Some articles on publish:
... Here, he started to publish a weekly newspaper named İttihat-ı İslam ("Islamic Union") ... In 1910, he started to publish another weekly newspaper named Hikmet ("Wisdom") ... Due to his thoughts and his great efforts to publish them, his paper Hikmet was banned, along with his publishing company, and he was exiled to Bursa ...
... pressure from Germany caused the Swedish government to recommend Swedish publishers to not publish stories Germany may find biased ... obsolete, that made it illegal to publish "offensive writings" about a foreign State ... Eventually he was pardoned, and Holmgren decided to publish exactly the same book again, but with a new ironic title, this time called Nazistparadiset (The Nazi Paradise), and he was no longer ...
... X v10.5 or later could use the iLife '08, iLife '09, or iLife '11 application iWeb to publish websites hosted on their MobileMe account, either to a domain name that ... Users without iWeb could also publish websites by placing files to the Web/Sites folder in iDisk ...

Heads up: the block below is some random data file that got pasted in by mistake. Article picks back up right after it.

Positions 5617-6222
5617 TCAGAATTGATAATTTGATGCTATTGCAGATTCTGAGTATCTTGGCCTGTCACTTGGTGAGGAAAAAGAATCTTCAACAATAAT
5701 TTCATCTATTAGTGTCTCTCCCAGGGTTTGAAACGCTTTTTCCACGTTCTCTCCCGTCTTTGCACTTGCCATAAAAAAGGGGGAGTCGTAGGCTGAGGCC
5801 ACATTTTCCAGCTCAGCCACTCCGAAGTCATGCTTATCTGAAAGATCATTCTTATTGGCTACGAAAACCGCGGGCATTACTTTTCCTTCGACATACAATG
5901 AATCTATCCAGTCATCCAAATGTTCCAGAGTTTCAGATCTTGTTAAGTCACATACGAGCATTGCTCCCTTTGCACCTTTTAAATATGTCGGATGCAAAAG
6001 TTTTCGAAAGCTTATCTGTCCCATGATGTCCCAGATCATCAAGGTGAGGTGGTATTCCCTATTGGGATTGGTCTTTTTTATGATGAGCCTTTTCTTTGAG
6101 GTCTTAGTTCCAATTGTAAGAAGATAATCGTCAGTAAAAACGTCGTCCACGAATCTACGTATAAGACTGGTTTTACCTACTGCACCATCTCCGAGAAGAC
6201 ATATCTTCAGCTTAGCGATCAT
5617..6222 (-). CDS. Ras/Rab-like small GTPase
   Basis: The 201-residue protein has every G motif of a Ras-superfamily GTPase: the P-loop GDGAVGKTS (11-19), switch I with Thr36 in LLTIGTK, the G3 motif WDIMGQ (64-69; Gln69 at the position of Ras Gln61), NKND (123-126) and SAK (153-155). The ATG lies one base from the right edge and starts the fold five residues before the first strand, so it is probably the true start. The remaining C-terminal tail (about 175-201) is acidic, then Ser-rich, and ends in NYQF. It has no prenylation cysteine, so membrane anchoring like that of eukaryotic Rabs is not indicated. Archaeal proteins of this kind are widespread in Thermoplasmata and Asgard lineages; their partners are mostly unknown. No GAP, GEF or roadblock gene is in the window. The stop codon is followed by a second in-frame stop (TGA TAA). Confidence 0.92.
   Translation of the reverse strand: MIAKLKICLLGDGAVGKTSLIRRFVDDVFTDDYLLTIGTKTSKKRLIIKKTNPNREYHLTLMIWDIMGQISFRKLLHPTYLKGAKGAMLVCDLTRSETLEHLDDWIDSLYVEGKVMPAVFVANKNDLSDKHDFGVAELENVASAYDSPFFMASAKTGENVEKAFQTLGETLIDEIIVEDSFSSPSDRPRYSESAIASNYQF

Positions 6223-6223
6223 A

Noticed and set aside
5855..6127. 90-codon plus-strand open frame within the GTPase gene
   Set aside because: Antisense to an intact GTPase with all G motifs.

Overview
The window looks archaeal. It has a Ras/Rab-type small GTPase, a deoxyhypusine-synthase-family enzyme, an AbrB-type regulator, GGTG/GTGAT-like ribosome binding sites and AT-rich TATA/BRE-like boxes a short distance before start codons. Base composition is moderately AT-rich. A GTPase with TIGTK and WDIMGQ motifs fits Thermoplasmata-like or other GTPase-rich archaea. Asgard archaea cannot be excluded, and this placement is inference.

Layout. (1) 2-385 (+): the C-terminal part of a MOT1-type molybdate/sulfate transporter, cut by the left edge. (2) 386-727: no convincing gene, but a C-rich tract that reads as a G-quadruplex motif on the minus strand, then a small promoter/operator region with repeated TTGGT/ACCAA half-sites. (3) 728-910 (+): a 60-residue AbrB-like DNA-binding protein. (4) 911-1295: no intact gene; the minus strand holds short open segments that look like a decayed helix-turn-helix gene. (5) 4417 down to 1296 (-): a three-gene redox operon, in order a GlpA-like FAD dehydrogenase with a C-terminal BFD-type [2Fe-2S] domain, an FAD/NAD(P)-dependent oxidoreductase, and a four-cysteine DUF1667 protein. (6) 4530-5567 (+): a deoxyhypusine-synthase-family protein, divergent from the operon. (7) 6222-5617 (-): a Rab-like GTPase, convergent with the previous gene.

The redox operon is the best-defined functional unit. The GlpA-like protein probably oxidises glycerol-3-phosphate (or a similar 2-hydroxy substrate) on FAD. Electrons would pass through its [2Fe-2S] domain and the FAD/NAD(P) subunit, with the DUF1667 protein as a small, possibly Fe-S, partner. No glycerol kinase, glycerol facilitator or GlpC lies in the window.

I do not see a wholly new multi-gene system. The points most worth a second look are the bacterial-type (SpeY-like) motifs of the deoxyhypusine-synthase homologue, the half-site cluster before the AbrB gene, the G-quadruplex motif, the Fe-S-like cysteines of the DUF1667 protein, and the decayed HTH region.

... site called the Greenfoot Gallery provides a platform to publish and discuss their projects ... Anyone can set up an account on the Greenfoot Gallery and publish their work ... The ability to easily publish programming projects to the internet is seen as a significant motivator for young learners ...
... Many started to publish various accounts and anecdotes, but Hawkins became the first to publish what could be called a biography ... In 1791, Boswell was able to publish his own life and used the introduction to attack rival biographies ...
More definitions of "publish":
- (verb): Prepare and issue for public distribution or sale.
Example: "Publish a magazine or newspaper"
Synonyms: bring out, put out, issue, release
- (verb): Have (one's written work) issued for publication.
Famous quotes containing the word publish:
“I refuse to say another word to you. Youre just contemptible and impudent enough to publish it.”
—Robert Tusker, and Michael Curtiz. Joanne Xavier (Fay Wray)
“Until the Womens Movement, it was commonplace to be told by an editor that hed like to publish more of my poems, but hed already published one by a woman that month ... this attitude was the rule rather than the exception, until the mid-sixties. Highest compliment was to be told, You write like a man.”
—Maxine Kumin (b. 1925)
“I put forward formless and unresolved notions, as do those who publish doubtful questions to debate in the schools, not to establish the truth but to seek it.”
—Michel de Montaigne (15331592)